AG Nixes Army Service as Criterion for VAT Break When Buying Home

Attorney General concerned for equality; most ultra-Orthodox Jews and Israeli Arabs don't do army service.

Olivier Fitoussi

All or some of the controversial criteria for dropping the value-added tax for people buying new homes may be scrapped after Attorney General Yehuda Weinstein said he could not vouch for the legality.

As a result, the housing cabinet’s decision this week to approve the exemption does not specify who is entitled to it.

The last-minute change is an embarrassment for Finance Minster Yair Lapid, who initiated and fought for the exemption despite a flurry of criticism.

Under Lapid’s plan, buyers of newly built homes would not have to pay the 18% tax if they have served in the army or done national civilian service and have at least one child. (The child clause would not apply to couples over 35.) The terms would  block most ultra-Orthodox Jews and Israeli Arabs, most of whom do not serve in the army.

A day before the housing cabinet was due to meet, Lapid defended his criteria in an interview with the Yedioth Ahronoth daily. “I have no plans to make any changes in the housing program,” he said, adding that all that ultra-Orthodox Jews had to do if they sought an exemption was “to enlist in the Israel Defense Forces or civilian service.”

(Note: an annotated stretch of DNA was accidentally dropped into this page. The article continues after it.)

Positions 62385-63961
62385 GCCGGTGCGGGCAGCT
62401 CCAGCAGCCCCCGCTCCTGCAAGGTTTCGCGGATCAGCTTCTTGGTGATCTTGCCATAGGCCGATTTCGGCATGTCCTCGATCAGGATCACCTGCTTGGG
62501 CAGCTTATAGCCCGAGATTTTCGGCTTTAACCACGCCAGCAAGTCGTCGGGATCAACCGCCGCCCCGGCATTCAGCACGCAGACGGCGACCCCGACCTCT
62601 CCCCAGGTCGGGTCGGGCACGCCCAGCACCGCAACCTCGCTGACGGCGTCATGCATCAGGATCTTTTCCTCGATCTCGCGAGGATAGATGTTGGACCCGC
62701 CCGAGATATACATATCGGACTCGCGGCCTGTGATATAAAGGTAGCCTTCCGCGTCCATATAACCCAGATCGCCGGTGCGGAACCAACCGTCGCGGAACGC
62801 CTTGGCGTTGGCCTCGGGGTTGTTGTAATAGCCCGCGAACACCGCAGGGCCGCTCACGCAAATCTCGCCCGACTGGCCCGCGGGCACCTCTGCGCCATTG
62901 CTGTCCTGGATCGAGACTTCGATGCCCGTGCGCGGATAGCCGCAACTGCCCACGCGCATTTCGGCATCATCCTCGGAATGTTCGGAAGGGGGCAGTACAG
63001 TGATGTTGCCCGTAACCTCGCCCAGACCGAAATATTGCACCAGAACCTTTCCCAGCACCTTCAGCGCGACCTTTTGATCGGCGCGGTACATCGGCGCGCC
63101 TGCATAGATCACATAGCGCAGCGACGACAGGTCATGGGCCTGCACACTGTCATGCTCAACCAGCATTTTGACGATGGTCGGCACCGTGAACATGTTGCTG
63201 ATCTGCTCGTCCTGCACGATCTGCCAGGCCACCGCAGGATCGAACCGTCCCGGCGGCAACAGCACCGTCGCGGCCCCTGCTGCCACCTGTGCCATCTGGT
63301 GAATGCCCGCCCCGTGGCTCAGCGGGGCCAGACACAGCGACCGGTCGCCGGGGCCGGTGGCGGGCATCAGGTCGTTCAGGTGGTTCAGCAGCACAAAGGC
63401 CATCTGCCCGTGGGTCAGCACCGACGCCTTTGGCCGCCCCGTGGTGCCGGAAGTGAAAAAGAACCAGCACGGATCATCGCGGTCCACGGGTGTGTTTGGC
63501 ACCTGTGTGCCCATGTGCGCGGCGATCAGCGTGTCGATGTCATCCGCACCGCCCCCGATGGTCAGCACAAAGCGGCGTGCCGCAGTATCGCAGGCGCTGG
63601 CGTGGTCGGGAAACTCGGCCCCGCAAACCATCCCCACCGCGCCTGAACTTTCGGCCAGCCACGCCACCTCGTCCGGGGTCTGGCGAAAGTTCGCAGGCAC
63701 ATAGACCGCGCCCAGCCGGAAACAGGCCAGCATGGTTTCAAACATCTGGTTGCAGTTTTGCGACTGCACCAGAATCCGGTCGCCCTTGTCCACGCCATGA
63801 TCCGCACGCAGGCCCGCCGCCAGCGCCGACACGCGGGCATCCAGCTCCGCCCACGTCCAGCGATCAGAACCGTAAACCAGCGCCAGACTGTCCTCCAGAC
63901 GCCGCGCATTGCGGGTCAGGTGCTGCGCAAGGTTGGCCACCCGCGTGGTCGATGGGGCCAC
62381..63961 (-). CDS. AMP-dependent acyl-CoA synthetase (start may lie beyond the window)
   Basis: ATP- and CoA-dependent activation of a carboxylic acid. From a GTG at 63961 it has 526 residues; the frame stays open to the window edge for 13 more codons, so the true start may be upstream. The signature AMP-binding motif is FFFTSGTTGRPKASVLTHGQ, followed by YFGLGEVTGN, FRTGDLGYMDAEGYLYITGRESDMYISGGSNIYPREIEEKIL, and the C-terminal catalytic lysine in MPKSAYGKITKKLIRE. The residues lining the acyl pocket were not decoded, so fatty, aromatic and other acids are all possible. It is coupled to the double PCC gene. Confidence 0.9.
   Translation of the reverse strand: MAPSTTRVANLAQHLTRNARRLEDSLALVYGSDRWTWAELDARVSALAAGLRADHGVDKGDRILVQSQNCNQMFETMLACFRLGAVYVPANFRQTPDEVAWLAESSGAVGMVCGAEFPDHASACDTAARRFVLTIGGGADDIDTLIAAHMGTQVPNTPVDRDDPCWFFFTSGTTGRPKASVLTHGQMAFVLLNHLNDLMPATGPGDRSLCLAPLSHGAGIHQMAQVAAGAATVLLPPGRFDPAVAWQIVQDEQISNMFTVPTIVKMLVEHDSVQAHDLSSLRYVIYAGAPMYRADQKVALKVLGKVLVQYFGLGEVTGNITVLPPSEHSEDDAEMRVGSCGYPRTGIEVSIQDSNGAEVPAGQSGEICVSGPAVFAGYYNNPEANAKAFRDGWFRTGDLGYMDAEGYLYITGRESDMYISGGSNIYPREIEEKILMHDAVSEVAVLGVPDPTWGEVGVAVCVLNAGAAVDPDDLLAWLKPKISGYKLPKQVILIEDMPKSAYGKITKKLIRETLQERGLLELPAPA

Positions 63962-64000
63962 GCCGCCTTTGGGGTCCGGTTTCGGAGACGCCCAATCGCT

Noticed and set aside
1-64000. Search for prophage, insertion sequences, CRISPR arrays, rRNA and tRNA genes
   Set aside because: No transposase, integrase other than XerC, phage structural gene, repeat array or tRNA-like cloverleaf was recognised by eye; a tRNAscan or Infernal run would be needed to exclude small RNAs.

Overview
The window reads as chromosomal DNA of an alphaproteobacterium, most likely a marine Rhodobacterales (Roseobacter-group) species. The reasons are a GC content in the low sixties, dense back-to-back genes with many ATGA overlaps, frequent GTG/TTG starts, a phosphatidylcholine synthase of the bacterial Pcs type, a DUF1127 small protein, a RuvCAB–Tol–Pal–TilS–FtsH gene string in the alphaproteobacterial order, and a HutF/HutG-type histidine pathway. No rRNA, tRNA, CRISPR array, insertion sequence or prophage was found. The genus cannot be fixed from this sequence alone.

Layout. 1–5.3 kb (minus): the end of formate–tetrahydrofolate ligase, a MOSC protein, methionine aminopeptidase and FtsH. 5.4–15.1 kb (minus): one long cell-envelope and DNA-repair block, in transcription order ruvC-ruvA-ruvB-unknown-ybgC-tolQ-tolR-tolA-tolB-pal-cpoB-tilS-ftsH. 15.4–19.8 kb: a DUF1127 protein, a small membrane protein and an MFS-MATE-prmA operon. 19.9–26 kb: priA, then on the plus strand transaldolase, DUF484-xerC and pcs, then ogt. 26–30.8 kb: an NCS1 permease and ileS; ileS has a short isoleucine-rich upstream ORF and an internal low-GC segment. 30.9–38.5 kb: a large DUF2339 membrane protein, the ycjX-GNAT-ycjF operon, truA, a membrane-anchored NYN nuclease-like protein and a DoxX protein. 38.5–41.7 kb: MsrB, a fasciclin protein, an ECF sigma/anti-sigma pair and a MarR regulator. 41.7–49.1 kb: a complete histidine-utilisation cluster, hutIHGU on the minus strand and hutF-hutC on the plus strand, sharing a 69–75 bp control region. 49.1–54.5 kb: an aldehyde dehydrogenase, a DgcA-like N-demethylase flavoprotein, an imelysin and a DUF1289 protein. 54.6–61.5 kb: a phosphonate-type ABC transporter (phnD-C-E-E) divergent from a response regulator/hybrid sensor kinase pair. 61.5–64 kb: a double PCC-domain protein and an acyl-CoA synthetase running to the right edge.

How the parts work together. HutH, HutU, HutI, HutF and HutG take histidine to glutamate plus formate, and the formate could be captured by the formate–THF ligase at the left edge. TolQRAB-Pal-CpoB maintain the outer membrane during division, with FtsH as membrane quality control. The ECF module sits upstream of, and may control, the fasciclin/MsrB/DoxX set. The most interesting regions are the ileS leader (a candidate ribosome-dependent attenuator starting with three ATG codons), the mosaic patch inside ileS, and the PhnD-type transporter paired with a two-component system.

But hours later Weinstein told the finance minister that the IDF criterion would not stand a legal challenge. “The attorney general told Lapid that it was critical to preserve equality and recommended leaving the issue of army service open,” said a source who was present at the meeting and requested anonymity.

The proposal was thus approved by the housing cabinet with a clause stating that “entitlement for receiving the benefit for the purposes of this decision will be determined considering the following factors” – which included army service, family status, age and disability.

The program also limits the exemption to houses priced at 1.6 million shekels ($458,000) or less.

The VAT exemption is one of a series of measures – but by far the most controversial – that the government is undertaking as it seeks to put a lid on  housing prices. Prices have risen by some 65% since 2009, putting a home purchase out of the reach of many middle-class families.

The source who attended the meeting said the final criteria would be set in 45 days.

According to estimates, the exemption would cost the government some 3 billion shekels in lost VAT revenue. For every additional 4,000 to 5,000 families to qualify, the state would be deprived of another 1 billion shekels in VAT revenue.

Lapid’s policy of compelling the ultra-Orthodox to serve in the army and enter the workforce makes them a natural target for excluding them from the VAT benefit. But the criteria would also disqualify new immigrants, a community the Yesh Atid leader has no interest in alienating.

Experts on Israel’s immigrant community say that about half have never served in the army because they arrived in the country after age 18 for women and 25 for men, making them too old for the draft.

“Lapid throws around slogans, pulls out plans from the hip and doesn’t check them thoroughly before he announces them,” said Alex Tezner, an activist in the Russian-speaking community. “Many of the people who won’t qualify for the benefit would have been very happy to be drafted, but none of them were."

Immigrant Absorption Minister Sofa Landver, a member of the housing cabinet, has opted to work behind the scenes to change the criteria. She told TheMarker she had supported the exemption plan on the understanding that Lapid would ensure that immigrants would not face discrimination.

Ofer Vaknin